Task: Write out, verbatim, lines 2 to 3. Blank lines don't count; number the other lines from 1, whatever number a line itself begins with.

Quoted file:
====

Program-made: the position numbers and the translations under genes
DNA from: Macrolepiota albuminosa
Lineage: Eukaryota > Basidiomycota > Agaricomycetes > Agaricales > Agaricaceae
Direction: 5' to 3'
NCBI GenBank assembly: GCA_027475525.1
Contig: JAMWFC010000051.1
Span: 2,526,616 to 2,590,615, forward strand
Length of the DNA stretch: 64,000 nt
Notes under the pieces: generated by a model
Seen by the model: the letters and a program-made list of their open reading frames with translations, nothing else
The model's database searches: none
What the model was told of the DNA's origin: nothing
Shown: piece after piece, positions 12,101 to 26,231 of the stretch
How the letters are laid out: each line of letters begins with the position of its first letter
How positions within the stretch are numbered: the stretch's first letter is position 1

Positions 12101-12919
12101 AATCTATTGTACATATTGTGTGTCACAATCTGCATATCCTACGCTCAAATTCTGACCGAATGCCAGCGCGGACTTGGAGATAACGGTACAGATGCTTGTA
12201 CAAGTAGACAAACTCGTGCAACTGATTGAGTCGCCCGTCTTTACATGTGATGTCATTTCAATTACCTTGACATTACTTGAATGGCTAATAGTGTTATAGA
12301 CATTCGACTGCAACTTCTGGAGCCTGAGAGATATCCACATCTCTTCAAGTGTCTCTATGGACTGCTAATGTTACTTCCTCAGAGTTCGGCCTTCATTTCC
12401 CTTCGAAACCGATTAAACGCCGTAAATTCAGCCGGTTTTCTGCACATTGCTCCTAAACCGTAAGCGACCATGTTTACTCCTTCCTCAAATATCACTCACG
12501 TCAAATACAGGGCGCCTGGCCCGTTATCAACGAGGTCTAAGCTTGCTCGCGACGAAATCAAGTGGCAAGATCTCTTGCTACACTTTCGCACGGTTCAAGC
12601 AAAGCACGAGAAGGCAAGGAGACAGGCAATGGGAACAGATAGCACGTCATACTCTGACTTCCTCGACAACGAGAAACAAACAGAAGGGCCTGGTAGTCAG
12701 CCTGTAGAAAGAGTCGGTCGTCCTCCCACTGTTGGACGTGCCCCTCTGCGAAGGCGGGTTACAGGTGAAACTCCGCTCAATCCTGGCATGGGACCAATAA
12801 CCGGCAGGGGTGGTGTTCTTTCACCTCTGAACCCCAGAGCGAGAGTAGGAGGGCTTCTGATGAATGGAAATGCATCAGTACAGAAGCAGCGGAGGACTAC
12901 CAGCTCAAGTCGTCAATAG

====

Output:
DNA from: Macrolepiota albuminosa
Lineage: Eukaryota > Basidiomycota > Agaricomycetes > Agaricales > Agaricaceae